RIDE THE EAGLE
(director/writer:Trent O’Donnell; screenwriter: Jake Johnson; cinematographer: Judd Overton; editor: Daniel Haworth; music: Jeff Cardoni; cast: Susan Sarandan (Honey), D’Arcy Carden (Audrey), Jake Johnson (Leif), J.K. Simmons (Carl), Eric Edelstein (Officer Mike Nilson), Cleo King (Missy), Luis Fernandez-Gil (Gorka), Billy Bungeroth (Hiker); Runtime: 85; MPAA Rating: NR; producers; D’Arcy Carden, Joe Hardesty, Jake Johnson, Trent O ‘Donnell, Huey Park, Huey M. Park: Decal/JTJ Films; 2021)
“A genial comedy even if it never delivers much of a punch.”
Reviewed by Dennis Schwartz
The star Jake Johnson wrote the sweet comedy, put together too conveniently with familiar movie tropes for my taste. But it’s a genial comedy even if it never delivers much of a punch. Johnson co-wrote it with the long-time TV director Trent O’Donnell. It’s a life lessons comedy of a grown man learning how to grow up and be an adult (ugh! so many other films took this path).
The 40-year-old Leif (Jake Johnson) is a Los Angeles living bachelor__a slacker and hedonist of simple pleasures, like smoking weed. The conga drum player lives in a woodlands cabin on the back premises of his band leader pal (Luis Fernandez-Gil).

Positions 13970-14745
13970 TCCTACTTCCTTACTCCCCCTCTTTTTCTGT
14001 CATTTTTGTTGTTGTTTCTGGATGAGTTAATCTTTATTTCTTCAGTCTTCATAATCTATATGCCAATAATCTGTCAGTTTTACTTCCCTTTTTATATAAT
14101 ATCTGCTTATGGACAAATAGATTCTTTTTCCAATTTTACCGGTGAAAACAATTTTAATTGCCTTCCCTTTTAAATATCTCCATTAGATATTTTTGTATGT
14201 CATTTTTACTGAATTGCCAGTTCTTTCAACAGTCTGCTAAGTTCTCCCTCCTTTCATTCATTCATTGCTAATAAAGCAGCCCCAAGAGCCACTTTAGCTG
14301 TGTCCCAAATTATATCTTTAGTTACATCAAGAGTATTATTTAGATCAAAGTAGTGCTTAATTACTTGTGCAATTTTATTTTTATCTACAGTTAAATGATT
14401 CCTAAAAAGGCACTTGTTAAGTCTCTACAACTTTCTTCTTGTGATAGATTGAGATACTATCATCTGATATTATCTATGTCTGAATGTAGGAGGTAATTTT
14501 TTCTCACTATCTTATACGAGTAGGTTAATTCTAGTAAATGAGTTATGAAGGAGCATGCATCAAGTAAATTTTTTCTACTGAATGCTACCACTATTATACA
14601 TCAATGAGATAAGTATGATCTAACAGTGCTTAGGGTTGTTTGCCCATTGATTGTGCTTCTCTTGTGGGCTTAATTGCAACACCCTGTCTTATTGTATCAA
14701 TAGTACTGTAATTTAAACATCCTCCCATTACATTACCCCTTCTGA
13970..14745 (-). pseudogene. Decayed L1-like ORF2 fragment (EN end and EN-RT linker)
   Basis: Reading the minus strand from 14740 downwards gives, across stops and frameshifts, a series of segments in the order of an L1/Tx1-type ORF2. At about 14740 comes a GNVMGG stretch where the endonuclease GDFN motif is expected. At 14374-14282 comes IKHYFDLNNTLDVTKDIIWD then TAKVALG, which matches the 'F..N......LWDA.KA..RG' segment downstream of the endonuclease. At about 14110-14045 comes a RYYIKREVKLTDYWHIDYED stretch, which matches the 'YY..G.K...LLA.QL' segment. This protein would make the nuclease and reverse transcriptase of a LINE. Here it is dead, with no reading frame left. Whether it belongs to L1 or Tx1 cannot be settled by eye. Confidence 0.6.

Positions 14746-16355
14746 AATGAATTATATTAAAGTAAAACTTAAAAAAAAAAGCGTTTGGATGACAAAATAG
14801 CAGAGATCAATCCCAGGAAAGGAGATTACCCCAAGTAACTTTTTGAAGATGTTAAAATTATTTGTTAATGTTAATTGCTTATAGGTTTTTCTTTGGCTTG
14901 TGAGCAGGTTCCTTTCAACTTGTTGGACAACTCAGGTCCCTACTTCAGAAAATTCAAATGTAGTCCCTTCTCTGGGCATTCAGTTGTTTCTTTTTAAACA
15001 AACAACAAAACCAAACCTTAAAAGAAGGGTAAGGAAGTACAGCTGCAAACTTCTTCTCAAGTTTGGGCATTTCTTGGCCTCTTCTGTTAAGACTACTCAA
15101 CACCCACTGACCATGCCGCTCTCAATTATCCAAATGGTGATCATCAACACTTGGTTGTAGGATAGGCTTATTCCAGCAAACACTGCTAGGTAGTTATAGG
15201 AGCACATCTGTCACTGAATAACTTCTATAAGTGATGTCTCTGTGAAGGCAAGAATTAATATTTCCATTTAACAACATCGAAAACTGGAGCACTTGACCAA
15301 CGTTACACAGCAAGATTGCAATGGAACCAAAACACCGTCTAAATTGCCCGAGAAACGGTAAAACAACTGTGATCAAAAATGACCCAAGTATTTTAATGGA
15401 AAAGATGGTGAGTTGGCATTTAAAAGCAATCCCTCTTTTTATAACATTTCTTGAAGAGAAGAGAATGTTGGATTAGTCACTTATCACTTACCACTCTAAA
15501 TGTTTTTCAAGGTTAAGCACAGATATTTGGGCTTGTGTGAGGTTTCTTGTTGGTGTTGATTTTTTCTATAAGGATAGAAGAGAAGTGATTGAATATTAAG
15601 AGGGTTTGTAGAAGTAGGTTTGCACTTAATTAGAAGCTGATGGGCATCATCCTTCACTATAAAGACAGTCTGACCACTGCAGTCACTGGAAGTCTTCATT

The middle-aged laid-back dude grew up on his own when his hippy mother Honey (Susan Sarandon) left him when he was a child. When she dies of cancer, he learns from a visit by an acquaintance (Cleo King) his estranged mom left the ‘man child’ a ‘conditional inheritance’. To get her picturesque Yosemite cabin, Leif must do a laundry list of things that she put on video before dying.
Thereby Leif and his pet black Lab, Nora, work together to do what mom wants. One such item on the list is to “Express Yourself.” It involves doing something with a canoe, as well as breaking and entering. By doing the list in the spirit it was intended, Leif learns things about mom he never knew and more about himself, as he goes through a period of great self-discovery.
REVIEWED ON 10/10/2021 GRADE: B-